Cavs owner Dan Gilbert, president Len Komoroski, Quicken Loans CEO Jay Farner, Cavs GM Koby Altman, County Executive Armond Budish and Mayor Frank Jackson will assemble tomorrow afternoon to make the announcement.
The NBA will now have a team called the Rockets playing in the "Toyota Center" and a team called the Cavaliers playing in the "Rocket Mortgage Fieldhouse."
This is also the first instance (among the four major professional sports) of an arena being named for a company's product, not the company itself. It's Heinz Field, in Pittsburgh, not Mayochup Field. It's the Mercedez-Benz Superdome, in New Orleans, not the C-Class Superdome. The prevalence of Rocket Mortgage commercials, however, and now the arena re-brand, suggest that Quicken might be considering adopting the Rocket name for the company as a whole.
The decision to change the arena's name looks to have occurred only within the past month. In March, new "QUICKEN" lettering was being installed on the E. 6th side of the renovated exterior, but was taken down within a few weeks.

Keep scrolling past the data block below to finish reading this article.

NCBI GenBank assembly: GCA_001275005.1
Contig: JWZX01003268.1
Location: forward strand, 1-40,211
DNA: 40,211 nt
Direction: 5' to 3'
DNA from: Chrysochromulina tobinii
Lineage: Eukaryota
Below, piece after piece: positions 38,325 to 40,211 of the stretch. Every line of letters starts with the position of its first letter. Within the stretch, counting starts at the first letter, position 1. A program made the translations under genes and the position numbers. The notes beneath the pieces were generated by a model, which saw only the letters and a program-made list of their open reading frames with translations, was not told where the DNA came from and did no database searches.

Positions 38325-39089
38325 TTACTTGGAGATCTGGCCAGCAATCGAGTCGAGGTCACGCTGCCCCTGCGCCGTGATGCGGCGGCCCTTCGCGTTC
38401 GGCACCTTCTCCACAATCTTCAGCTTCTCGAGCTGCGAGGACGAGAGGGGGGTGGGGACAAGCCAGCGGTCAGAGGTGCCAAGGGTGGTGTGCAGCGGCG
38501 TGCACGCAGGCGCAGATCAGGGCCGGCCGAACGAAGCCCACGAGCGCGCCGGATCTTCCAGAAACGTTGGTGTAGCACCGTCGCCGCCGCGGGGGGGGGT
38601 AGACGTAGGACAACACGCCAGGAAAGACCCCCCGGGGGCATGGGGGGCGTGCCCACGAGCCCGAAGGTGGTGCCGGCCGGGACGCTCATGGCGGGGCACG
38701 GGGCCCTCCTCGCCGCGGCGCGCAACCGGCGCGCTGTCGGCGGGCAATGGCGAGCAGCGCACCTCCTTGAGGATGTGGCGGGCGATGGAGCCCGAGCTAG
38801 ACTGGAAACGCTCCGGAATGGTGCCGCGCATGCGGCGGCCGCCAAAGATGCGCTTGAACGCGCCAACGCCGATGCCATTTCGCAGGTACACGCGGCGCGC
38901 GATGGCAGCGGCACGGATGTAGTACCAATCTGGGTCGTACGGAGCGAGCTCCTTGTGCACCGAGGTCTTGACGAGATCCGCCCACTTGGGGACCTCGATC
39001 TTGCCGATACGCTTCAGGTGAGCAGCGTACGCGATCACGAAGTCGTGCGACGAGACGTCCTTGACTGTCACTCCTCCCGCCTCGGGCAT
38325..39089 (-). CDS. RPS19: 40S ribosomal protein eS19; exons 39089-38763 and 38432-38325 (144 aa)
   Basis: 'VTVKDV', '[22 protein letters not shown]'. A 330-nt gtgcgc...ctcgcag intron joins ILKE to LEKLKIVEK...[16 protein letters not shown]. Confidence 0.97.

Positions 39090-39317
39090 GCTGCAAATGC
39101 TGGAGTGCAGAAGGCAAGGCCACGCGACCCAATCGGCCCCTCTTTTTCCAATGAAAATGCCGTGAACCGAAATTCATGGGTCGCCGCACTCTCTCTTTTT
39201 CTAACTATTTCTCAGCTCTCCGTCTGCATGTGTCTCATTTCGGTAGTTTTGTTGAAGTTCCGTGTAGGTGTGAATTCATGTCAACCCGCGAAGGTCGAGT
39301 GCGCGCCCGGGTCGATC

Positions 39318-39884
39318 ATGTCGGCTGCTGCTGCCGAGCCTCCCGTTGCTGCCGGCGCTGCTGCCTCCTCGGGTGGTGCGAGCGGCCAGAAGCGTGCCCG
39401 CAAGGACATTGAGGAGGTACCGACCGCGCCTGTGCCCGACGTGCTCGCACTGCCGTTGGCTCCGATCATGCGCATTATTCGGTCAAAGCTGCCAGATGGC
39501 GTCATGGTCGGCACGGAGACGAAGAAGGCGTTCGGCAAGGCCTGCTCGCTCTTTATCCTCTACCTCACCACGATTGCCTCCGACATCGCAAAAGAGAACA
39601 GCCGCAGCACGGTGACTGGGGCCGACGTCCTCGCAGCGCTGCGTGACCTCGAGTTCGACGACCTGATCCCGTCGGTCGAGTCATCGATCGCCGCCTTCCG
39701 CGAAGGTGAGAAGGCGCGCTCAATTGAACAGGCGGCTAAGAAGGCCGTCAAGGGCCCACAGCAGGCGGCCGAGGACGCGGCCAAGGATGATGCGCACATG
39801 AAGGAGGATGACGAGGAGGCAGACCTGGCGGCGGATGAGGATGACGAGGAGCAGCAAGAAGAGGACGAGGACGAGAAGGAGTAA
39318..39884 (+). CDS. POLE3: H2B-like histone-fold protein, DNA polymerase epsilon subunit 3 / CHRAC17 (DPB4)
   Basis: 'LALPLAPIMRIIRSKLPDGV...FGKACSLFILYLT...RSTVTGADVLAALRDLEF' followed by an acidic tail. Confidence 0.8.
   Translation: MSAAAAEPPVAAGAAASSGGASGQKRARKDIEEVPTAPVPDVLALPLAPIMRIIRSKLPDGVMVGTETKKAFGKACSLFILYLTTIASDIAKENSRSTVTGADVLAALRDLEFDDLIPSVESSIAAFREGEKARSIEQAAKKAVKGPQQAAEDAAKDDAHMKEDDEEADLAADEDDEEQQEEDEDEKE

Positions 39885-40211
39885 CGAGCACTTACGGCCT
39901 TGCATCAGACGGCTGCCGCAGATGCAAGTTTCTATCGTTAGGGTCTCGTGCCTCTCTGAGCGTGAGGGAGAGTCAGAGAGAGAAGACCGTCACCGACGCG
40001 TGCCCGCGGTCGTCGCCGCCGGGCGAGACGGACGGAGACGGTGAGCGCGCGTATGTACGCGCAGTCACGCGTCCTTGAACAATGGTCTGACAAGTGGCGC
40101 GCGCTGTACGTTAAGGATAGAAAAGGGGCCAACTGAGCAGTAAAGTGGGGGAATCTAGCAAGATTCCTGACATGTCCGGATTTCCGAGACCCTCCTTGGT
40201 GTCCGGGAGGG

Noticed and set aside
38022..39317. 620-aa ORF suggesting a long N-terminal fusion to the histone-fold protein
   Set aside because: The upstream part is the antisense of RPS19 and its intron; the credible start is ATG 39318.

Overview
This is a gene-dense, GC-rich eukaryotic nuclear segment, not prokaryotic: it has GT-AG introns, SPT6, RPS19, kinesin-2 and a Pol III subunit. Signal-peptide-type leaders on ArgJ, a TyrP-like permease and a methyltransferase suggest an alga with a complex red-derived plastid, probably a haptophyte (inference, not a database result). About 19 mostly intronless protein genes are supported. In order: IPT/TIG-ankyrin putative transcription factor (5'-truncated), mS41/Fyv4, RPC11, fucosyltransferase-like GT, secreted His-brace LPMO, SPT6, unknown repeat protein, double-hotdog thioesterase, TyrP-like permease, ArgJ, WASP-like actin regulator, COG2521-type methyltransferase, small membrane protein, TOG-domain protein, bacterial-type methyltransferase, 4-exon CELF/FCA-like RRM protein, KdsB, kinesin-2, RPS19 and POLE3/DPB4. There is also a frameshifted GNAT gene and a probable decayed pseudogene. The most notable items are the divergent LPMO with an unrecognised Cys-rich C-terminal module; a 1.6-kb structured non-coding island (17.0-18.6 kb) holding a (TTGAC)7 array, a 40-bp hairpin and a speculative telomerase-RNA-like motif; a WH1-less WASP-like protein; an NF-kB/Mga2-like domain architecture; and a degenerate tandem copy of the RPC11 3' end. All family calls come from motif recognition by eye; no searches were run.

Decision to re-brand the Q as the "Rocket Mortgage Fieldhouse," if true, must have happened recently. This was from March 11. https://t.co/TPW7LmvtgP— Sam Allard (@SceneSallard) April 9, 2019
The Rocket Mortgage Fieldhouse is an extremely bad and embarrassing name for the facility — which leaders never cease to remind us is publicly owned — but sadly par for the course. It's got a nice trochaic lilt, though, that makes it better than the likes of the Chicago White Sox' Guaranteed Rate Field or the Arizona Cardinals' extremely confusing University of Phoenix Stadium.
Here's the essential Q Deal reading list.
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